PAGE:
Here's a scary look at the future of newspapers. This is just the latest in a long line of newspaper layoffs. Here's an insanely long list of media layoffs this decade. Getting that journalism degree right on the cusp of the Internet age probably wasn't the wisest choice, in hindsight.

But, I still don't see the newspaper dying out any more than I can see it with magazines. People still like to have something tactile to hold and carry with them. Sure, you can get the same information online, but imagine a doctor's office without magazines. Imagine sitting outside and reading news sheets that you printed out on your computer.

The habit of picking up a newspaper to read the latest is ingrained in us. Because of this, newspapers will be around for at least a few more decades. After that, there's a chance of them being replaced by news that's read over a Kindle or a similar device. The Kindle already gets the New York Times and a few other large newspapers. It may be just a matter of time before everyone gets their news that way. It'll be a shame in a lot of ways, but on the bright side, at least we won't have any more ink-stained fingers.

Wednesday, February 13, 2008

Elance Changes to the Changes to the Changes

The latest changes to the revised changes are here, apparently. The newest word from Elance is that they are extending the free time for the Premier designation. They aren't saying yet how long the extension will be, but my guess is for eternity. No one was willing to pay $20 a month for something that was supposed to be merit based. An extra $240 a year was ludicrous, and I'm glad that Elance finally agrees.

They are also "enforcing" the requirement of two verified credentials to be a Premier member. I found "enforce" an odd way to phrase it, since they extended the invitations to the ones they chose, and not the other way around. I only have one verified credential, my degree, and they sent me an invitation to be a Premier member. The cut off day is March 4. Should everyone run out and get more credentials verified? Doubtful.

First, it's difficult to do. The third party that they use for the verification process are, in my opinion, extremely inept. They basically had me verify it myself through photos of my diploma and getting them logged into my university's system to check my graduation records. I had to call the university, send pictures, email the service over and over to answer was a serious pain.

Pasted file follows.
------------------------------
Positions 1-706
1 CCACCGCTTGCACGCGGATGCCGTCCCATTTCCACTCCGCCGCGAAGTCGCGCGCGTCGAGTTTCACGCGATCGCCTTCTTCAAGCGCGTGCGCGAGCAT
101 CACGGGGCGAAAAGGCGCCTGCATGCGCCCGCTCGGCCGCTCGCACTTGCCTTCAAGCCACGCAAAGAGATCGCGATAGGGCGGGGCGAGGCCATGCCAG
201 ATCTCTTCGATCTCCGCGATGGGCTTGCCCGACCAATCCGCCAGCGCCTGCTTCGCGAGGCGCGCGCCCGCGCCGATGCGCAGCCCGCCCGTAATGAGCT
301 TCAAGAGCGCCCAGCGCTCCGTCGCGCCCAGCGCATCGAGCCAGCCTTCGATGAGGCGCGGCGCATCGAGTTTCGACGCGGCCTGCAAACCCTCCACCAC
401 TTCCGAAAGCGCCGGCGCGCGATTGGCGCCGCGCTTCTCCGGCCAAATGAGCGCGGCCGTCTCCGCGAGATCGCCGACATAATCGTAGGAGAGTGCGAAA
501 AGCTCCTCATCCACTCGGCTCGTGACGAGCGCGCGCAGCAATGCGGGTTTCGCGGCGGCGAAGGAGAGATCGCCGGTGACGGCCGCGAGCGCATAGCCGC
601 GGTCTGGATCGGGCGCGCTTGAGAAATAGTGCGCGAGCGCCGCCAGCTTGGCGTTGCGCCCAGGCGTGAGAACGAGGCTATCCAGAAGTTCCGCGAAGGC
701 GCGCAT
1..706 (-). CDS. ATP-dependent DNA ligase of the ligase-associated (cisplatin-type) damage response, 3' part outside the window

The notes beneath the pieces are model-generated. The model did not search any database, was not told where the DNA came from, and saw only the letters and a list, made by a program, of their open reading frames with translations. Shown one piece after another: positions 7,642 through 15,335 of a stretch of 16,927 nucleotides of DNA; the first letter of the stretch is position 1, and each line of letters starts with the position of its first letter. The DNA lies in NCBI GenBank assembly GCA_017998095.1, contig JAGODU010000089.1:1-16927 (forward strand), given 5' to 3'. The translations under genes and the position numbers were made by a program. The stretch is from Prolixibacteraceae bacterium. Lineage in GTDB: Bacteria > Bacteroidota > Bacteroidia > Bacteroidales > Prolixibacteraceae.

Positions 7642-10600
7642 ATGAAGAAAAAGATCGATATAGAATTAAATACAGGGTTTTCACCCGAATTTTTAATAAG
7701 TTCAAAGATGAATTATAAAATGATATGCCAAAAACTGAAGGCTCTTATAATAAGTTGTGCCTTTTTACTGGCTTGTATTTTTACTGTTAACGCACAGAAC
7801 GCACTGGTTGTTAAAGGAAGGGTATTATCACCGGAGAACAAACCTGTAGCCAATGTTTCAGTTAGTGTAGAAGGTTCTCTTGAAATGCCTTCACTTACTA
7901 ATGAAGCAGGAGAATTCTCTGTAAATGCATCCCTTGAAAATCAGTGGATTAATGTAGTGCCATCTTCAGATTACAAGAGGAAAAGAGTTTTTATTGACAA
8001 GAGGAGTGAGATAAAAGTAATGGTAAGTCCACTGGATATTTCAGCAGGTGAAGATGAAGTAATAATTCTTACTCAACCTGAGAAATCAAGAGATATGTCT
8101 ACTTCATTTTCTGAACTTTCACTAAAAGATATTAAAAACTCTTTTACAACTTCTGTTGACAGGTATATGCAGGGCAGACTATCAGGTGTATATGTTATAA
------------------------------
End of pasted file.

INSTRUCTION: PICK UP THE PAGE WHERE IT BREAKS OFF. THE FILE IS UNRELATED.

Second, to add insult to injury you have to pay for the privilege of doing someone else's job. All of the work I did to get verified was not paid- I had to pay someone for it.

Third, there is the distinct possibility that Elance may not take my advice and could start charging for Premier membership. For the legions who have decided never to pay for this, getting verifications will be a waste of time and money if Elance changes their changes to the change of the changes and starts charging the $20 a month.

Tuesday, February 12, 2008

The Writers' Strike is Over!

It's finally over! Now I can get back to work. Kidding, kidding. I don't have the luxury of striking, even if I wanted to. If people didn't pay me to write I'd probably scribble things down on scratch papers and go around handing them to strangers.

Actually, one of the deals that I have in the works was specifically because I don't belong to the union. Some of the union wages for writers are extremely high. I think I've mentioned it here before, but I know a few people in the (B) movie industry, one of which is an investor interested in one of my stories. In the B movie realm, they don't have a budget for union writers, and usually pay about half of the union screenwriter's fee. There have been a few talks this year about turning my thing into something for the Sci-Fi Channel. All they are waiting for right now is a treatment.

The problem is, it scares the life out of me. My fiction is always an evolving process, unlike the non-fiction that comes flying out daily. If I finish the treatment and they hate it, well, that's pretty much it. If I don't finish it, I get to keep my daydreams about seeing my sci-fi story on my non-flat screen, ancient TV one cozy evening. They want the treatment. I just don't know that I'm ready. What makes someone take that leap and just say, here is my thing- it's great! Take it and film it! I don't know. I wish I did.

Monday, February 11, 2008

What Won't You Write About?